Taken directly from my own notes that I used to prepare for SCJP 5.0:
1. The type of the variable declaration must match the type you pass to the actual object type.
List<Foo> f = new ArrayList<Foo>(); //OK
List<Foo> j = new ArrayList<Bar>(); //NOT OK even if Bar is-a Foo
Parent myArray = new Child; //OK when Child is-a Parent
2. Method myMethod(List<Animal> list) can not accept a List<Dog>, List<Cat> ONLY List<Animal>.
List<Animal> list = new ArrayList<Animal>();
list.add(new Dog()); //OK when Dog is-a Animal
list.add(new Cat()); //OK when cat is-a Animal
3. Method myMethod(List<? extends Animal> list) CAN accept a List<Dog> ONLY if you do NOT ADD to the list
List<Dog> listDog = new ArrayList<Dog>();
myMethod(listDog); //OK only if myMethod doesn't add to the list.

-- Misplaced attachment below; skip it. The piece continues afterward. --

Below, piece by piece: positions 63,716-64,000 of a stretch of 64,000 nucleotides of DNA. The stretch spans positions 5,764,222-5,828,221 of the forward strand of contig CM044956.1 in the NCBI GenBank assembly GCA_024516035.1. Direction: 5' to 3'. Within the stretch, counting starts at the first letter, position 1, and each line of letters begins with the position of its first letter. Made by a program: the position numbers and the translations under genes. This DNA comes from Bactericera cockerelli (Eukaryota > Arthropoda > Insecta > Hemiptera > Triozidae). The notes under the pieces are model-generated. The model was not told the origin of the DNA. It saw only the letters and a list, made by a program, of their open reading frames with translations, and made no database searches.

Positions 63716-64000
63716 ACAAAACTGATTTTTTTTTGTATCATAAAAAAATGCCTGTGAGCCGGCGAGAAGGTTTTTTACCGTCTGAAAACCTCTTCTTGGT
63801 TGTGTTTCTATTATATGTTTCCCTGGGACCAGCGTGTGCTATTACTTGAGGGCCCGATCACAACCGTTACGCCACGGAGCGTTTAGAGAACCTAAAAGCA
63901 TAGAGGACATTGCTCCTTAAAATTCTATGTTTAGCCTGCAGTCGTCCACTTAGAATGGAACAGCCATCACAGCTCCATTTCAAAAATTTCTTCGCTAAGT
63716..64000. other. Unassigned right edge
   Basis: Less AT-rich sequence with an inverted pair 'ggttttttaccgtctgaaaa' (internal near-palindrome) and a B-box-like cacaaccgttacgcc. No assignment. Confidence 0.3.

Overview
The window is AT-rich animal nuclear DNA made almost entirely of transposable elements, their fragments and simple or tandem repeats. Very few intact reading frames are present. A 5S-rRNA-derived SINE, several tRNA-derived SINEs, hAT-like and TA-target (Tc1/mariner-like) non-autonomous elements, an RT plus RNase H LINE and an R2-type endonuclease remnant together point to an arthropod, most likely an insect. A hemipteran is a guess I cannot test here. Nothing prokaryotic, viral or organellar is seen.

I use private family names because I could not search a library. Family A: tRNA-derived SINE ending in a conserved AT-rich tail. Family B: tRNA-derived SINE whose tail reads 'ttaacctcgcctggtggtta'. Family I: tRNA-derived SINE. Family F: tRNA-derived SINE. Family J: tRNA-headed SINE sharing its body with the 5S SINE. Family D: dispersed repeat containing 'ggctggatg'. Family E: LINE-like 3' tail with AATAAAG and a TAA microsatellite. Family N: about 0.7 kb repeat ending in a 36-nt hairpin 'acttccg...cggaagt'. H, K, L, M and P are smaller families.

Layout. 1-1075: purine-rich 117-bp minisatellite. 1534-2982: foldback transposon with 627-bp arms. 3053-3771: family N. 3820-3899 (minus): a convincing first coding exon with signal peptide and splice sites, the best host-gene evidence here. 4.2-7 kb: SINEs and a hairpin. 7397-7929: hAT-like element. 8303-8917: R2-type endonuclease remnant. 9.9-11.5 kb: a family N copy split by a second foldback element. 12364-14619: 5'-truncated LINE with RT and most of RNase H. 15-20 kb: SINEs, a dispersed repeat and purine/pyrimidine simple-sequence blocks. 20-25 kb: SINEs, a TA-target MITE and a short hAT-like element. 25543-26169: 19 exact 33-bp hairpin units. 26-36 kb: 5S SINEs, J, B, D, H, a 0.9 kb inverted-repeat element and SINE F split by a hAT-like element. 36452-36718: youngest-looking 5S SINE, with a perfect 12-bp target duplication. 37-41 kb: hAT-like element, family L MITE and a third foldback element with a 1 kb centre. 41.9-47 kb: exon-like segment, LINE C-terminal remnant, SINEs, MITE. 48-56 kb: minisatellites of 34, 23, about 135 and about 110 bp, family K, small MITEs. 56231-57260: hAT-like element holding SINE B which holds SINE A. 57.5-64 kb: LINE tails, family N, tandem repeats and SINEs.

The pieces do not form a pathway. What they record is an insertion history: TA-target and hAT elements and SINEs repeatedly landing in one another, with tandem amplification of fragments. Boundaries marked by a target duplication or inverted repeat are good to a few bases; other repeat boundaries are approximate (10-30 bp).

4. <? extends ...> works for both classes and interfaces, you use extends for both.
5. <? super Dog> - Accept anything of type Dog or the SUPERTYPE of Dog, then you can add to this list.
6. <?> means you can pass ANY type (Dog, Cat, Car, Bag) but you CAN NOT add to the collection
<Object> means you can ONLY pass an Object type, but you CAN add to this collection
7. <?> = <? extends Object>, in both cases you can't add to the collection anyway
8. List<?> foo = new ArrayList<? extends Animal>(); // NO GOOD!!! WILL NOT COMPILE, can't use wildcard on right hand side